2. “Summon the Beasts” — This is a nice way to end the album. Lurching doomic riffs yowled over by a woman whose initially pretty voice grows steadily more unhinged, until she’s reaching deep into her throat to pull out phlegm-coated expectorations and bile-eaten regurgitations. A reminder of the epic mental-health deficit Fleurety can achieve when they stop fucking around with their cords and consoles and start huffing gasoline.
8. “Carnal Nations” — Back in January I likened this song to “phantasmal clouds of narcotic melancholia.” As if that weren’t meaningless enough, I went on to type: “Woozy guitar solos will surround you like levitating, deceptively corporeal serpents. Any attempt to free yourself of their dance will only cause further entanglement. The comedown is identical to the high itself; you may never know whether you are sober or high again.” All of that still sounds about right. I’ll just add that as a palate-cleanser between more abrasive tracks, “Carnal Nations” works. As an interesting song in and of itself . . . well . . . I don’t do enough serious drugs to know.
1. “Abscence” — Squawking garage black metal with computerized vokillz. Sounds like trying to order a Russian mail-order bride using a Del Taco drive-thru at 3:59 a.m. while high on bath salts and algebra. Aside from a future-surf outro, the only real surprise here is that this is the most METAL Fleurety has sounded since Min Tid Skal Komme (1995).
9. “It’s When You’re Cold” — Awesome title for a song. Shitty song for a song. Room recording from a Guitar Center in Oslo.
Department of Apocalyptic Affairs rode the crest of the Weird Norwegian Metal wave; Inquietum is the sound of the carnage that remained when the wave withdrew. Inquietum is Department‘s perverse, evil twin. It is experimental yet not grandiose; unique yet highly unpleasant. It utilizes guest musicians but does not foreground them nearly as much. Inquietum takes the wild stylistic eclecticism of Department and streamlines it toward uncouth esoterica, dousing Department‘s playful spirit in phantasmagoric hostility. In other words, while Fleurety has remained as avant-garde as ever, they are no longer concerned with making pleasant or enjoyable sounds. They’ve dredged up their nasty black metal roots, flayed them with disjointed electronic treatments and then jammed it all in the woodchipper. (I’d label Inquietum as “For Fleurety Connoisseurs Only” but I’m not sure such a thing exists.)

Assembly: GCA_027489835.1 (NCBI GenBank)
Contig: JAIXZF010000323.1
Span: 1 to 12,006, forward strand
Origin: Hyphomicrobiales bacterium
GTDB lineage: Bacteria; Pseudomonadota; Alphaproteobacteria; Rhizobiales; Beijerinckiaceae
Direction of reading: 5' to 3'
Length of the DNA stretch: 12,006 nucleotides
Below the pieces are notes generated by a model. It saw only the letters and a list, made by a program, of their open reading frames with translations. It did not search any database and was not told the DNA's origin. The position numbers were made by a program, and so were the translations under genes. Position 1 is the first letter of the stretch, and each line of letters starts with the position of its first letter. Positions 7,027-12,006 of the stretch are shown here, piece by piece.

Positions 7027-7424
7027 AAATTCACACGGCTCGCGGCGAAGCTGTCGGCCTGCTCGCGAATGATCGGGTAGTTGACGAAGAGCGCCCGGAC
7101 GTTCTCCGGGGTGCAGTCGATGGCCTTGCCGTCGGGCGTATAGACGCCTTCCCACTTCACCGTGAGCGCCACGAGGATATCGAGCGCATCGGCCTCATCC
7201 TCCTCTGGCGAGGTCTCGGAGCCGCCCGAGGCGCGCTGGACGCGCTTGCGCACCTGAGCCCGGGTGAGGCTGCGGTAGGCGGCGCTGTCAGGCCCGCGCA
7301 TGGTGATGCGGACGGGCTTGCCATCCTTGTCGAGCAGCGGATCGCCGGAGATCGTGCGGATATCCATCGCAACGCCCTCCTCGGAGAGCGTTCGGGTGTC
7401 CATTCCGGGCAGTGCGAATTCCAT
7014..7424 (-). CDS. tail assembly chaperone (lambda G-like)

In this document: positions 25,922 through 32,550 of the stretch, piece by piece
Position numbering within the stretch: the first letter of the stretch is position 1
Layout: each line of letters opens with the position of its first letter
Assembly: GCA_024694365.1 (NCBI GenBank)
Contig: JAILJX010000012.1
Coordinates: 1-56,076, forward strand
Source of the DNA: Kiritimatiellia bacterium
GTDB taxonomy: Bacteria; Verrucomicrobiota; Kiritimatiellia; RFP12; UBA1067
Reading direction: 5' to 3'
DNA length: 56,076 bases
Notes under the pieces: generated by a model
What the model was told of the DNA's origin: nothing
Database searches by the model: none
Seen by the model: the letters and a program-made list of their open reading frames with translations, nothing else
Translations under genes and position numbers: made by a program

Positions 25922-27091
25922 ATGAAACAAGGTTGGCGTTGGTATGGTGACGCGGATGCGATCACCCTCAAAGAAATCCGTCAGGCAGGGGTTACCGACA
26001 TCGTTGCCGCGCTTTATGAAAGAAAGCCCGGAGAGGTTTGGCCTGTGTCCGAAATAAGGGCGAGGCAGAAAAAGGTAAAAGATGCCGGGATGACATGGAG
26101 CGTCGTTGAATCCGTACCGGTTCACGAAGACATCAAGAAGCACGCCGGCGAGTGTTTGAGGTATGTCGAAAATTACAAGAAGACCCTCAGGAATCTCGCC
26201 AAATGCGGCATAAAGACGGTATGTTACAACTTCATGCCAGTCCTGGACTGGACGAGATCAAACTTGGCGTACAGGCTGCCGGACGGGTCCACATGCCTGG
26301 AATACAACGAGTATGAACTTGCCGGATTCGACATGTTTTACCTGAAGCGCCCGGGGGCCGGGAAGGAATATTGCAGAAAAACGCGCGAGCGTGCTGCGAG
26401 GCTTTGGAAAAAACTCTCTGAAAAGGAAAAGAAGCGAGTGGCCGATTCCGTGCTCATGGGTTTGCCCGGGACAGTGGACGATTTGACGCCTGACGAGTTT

All in all, Inquietum sounds like what it is: two experimentalists fleeing the limelight, retreating to the dungeon to toil in isolation and obscurity while whatever else is going on in the metal world passes them by. The result being what sounds more like demos for the next great Fleurety album than The Next Great Fleurety Album. And at this point, to hope for some grand follow-up to Department of Apocalyptic Affairs is just absurd masochism. Fleurety ain’t going back. Maybe they don’t know where they’re going. All that is certain is that they have graduated from the star-fueled pop sensibilities of their heyday and, in their advancing decrepitude, have given themselves over to the spirit of doing whatever feels right, whenever it feels right. But still making sure to do it wrong.
*You could have skipped this part. Sorry I didn’t warn you sooner. (If you skipped it anyway, pat yourself on the back.)